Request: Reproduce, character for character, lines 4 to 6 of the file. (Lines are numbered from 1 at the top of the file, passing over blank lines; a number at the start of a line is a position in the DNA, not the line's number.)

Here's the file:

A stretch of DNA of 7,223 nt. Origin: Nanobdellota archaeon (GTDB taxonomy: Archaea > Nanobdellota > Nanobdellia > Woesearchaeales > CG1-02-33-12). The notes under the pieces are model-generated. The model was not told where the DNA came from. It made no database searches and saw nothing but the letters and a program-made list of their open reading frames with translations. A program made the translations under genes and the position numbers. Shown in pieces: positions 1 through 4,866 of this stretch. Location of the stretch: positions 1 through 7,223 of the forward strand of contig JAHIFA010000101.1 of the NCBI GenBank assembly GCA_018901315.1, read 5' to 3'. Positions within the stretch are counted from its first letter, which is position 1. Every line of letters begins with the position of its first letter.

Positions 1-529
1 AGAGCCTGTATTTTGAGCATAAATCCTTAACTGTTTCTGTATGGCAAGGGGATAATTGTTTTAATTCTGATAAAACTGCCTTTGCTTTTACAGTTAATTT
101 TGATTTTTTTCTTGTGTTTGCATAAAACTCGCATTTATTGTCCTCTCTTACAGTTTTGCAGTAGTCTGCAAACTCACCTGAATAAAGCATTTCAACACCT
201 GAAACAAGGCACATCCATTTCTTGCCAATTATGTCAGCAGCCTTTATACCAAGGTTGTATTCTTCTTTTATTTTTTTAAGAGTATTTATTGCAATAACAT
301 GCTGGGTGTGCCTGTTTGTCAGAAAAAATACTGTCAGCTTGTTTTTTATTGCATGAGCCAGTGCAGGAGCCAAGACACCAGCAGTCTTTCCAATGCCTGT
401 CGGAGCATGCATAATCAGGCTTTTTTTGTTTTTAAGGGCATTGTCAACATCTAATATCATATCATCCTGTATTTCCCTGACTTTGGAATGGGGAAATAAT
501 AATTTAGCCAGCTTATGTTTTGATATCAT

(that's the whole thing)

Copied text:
101 TGATTTTTTTCTTGTGTTTGCATAAAACTCGCATTTATTGTCCTCTCTTACAGTTTTGCAGTAGTCTGCAAACTCACCTGAATAAAGCATTTCAACACCT
201 GAAACAAGGCACATCCATTTCTTGCCAATTATGTCAGCAGCCTTTATACCAAGGTTGTATTCTTCTTTTATTTTTTTAAGAGTATTTATTGCAATAACAT
301 GCTGGGTGTGCCTGTTTGTCAGAAAAAATACTGTCAGCTTGTTTTTTATTGCATGAGCCAGTGCAGGAGCCAAGACACCAGCAGTCTTTCCAATGCCTGT